Coastal classic The savage beauty of Maine’s craggy central coast is the backdrop to a 325-mile route that stretches from Casco Bay to Machias Bay. You’ll nose your boat around exposed capes, down placid brackish rivers, and along expansive stretches of abandoned beach, all while darting around, and camping on, little-visited islands.
Basecamps Some of the 100-plus islands along the route are public; others are private. To access the latter, you’ll need to join the Maine Island Trail Association (individual memberships start at $45 and include MITA’s 400-page stewardship handbook and guidebook; see www.mita.org). Primitive waterside campsites are the rule; you’ll need to follow Leave No Trace regs.
Craft Although the workhorse sea kayak is most popular, the trail is open to sailboats and canoes.
The way Few tackle the entire run; if you’ve got a week, base out of the Old Quarry Campground in Stonington (where you can also rent gear; www.oldquarry.com) and explore Eggemoggin Reach and eastern Penobscot Bay; spend at least one night on Russ Island, home to a large flock of sheep and a lattice of hiking trails. If you’re pressed for time, put in at the Lobster Buoy Campsites in South Thomaston (207-594-7546) and trace a route through the quiet coves of the Muscle Ridge Islands.
Navigation Although it’s possible to find your way with only a MITA guidebook, it’s equally possible that you could get utterly lost in dense fog. Don’t head out without the appropriate nautical charts (see the MITA guidebook), plus compass or GPS and weather radio.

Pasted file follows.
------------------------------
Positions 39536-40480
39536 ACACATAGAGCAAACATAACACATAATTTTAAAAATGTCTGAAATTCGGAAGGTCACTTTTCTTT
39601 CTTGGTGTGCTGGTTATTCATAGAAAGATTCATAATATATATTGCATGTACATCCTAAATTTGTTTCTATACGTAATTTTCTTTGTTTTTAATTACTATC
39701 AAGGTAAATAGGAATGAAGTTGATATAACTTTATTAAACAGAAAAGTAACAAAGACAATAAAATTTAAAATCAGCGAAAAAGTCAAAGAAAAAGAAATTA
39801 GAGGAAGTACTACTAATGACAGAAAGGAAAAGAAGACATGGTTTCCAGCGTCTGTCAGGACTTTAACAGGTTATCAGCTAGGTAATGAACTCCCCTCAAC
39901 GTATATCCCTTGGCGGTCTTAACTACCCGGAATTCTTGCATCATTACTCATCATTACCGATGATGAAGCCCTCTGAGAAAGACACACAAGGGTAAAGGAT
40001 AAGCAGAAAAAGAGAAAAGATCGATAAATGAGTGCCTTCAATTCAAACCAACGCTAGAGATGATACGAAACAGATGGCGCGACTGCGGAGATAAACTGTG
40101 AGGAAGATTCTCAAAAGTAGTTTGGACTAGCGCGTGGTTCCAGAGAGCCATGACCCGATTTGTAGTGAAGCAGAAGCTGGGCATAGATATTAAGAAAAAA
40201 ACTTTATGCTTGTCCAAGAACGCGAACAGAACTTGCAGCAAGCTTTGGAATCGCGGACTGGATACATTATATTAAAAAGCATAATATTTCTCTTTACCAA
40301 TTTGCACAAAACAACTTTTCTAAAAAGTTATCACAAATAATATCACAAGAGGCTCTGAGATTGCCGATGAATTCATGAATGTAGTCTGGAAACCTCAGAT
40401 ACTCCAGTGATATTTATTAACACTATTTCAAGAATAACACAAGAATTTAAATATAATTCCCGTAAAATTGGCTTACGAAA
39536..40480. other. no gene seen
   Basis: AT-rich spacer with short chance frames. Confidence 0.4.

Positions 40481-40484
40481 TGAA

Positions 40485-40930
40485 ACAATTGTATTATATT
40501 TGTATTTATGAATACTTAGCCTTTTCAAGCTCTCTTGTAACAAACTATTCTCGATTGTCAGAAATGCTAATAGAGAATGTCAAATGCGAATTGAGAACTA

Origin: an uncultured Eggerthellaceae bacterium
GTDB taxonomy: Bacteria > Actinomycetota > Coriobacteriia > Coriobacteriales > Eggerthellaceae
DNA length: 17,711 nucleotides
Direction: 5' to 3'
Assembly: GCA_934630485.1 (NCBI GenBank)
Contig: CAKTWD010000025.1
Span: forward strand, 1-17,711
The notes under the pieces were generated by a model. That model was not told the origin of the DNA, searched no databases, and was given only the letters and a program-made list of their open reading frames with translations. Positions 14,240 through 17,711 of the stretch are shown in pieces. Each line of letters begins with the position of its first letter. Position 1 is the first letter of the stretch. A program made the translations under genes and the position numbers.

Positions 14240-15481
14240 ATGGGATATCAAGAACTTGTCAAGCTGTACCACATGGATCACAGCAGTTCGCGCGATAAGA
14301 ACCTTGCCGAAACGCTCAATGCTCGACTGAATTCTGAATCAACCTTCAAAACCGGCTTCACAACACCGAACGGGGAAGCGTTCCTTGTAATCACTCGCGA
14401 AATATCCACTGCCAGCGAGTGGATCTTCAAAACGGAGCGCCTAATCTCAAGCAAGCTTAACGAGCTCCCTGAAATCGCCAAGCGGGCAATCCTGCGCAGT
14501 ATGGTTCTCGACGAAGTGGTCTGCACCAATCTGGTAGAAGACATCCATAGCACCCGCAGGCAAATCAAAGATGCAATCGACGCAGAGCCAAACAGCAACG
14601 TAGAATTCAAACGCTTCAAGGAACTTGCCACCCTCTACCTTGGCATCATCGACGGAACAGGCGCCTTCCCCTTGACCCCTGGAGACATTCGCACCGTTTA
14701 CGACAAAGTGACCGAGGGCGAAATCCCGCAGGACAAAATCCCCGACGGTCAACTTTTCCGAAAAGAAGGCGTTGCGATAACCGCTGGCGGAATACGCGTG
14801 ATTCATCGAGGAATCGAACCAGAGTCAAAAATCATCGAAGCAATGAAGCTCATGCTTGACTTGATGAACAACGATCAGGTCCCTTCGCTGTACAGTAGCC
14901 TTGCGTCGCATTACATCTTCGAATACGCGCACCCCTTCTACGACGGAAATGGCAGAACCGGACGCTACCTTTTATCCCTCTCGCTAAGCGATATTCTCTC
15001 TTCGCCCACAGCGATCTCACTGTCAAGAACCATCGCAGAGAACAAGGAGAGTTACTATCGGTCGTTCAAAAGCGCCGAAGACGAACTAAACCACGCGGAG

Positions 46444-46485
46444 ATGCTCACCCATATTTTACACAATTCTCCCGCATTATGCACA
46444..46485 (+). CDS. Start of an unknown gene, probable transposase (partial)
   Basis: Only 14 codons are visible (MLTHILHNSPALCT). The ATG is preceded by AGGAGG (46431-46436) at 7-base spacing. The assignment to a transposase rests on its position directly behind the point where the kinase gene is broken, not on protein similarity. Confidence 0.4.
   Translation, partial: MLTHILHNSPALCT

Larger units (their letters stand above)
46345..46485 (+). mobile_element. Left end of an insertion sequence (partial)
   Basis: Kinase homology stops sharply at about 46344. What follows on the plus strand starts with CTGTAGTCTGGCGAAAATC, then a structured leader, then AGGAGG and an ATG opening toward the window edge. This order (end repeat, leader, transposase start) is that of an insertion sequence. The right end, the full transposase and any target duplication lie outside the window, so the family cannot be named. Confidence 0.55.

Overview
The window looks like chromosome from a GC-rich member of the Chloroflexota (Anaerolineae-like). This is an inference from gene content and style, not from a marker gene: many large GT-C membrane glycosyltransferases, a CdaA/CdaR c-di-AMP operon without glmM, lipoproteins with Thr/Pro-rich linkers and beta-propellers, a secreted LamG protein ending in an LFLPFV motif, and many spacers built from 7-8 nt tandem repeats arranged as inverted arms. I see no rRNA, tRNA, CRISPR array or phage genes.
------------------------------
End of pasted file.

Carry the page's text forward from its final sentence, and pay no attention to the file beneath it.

Season If you’re waiting for warm water, don’t: In the northern Atlantic, temps remain numbingly cold through summer. But at least the days are long and the sun is warm from June through August.
Expertise Basic paddling skills suffice, but navigation chops are a must. Unsure of your direction on water? Numerous guiding outfits ply the trail; try National Park Sea Kayak Tours in Bar Harbor (www.nationalparkkayak.com).
Seal the deal The coast is loaded with harbor seals (along with the less common gray, harp, and hooded varieties), and their nonstop play is a trip highlight. Keep an eye on the sky for terns, eiders, cormorants, and eagles, and another on your bare skin for opportunistic deer ticks.
High light Of the dozens of lighthouses along the trail, Seguin Island Light at the Kennebec River’s mouth is the most prominent; its beacon flashes a state-high 186 feet above sea level. Also look for Owls Head Light, which marks the entrance to placid Penobscot Bay.
Grub Patient anglers can cast from their campsites for striped bass and bluefish, using live bait or lures, but it takes less staying power to browse for handfuls of wild strawberries (June) or Maine’s famed low-bush blueberries (late July and August). Better yet, hail one of the many lobster boats and buy a few freshly trapped “bugs.”
Permits None are required. But if you want full access and the route’s only comprehensive guidebook, membership to MITA is recommended. www.mita.org.